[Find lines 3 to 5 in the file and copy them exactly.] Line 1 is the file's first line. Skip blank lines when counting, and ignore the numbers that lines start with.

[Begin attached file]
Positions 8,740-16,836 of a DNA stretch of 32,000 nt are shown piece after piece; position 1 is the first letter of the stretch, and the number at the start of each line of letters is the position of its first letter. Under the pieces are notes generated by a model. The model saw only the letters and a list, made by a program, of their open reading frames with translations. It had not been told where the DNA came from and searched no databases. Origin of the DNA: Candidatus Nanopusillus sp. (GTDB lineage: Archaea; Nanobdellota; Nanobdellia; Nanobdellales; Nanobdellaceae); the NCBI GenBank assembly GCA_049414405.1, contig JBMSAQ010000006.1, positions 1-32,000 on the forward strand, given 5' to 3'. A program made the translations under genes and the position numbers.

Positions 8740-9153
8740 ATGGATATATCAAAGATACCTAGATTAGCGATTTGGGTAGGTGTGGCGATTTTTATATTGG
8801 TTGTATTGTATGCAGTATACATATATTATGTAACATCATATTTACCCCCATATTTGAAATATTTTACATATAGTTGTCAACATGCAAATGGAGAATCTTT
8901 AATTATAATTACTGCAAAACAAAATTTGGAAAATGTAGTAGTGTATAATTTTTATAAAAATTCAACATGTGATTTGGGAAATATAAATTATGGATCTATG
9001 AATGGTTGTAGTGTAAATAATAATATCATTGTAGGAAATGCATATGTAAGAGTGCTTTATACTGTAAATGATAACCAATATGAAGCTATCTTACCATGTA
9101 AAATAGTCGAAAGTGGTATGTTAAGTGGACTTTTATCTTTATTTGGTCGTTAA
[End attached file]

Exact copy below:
8740 ATGGATATATCAAAGATACCTAGATTAGCGATTTGGGTAGGTGTGGCGATTTTTATATTGG
8801 TTGTATTGTATGCAGTATACATATATTATGTAACATCATATTTACCCCCATATTTGAAATATTTTACATATAGTTGTCAACATGCAAATGGAGAATCTTT
8901 AATTATAATTACTGCAAAACAAAATTTGGAAAATGTAGTAGTGTATAATTTTTATAAAAATTCAACATGTGATTTGGGAAATATAAATTATGGATCTATG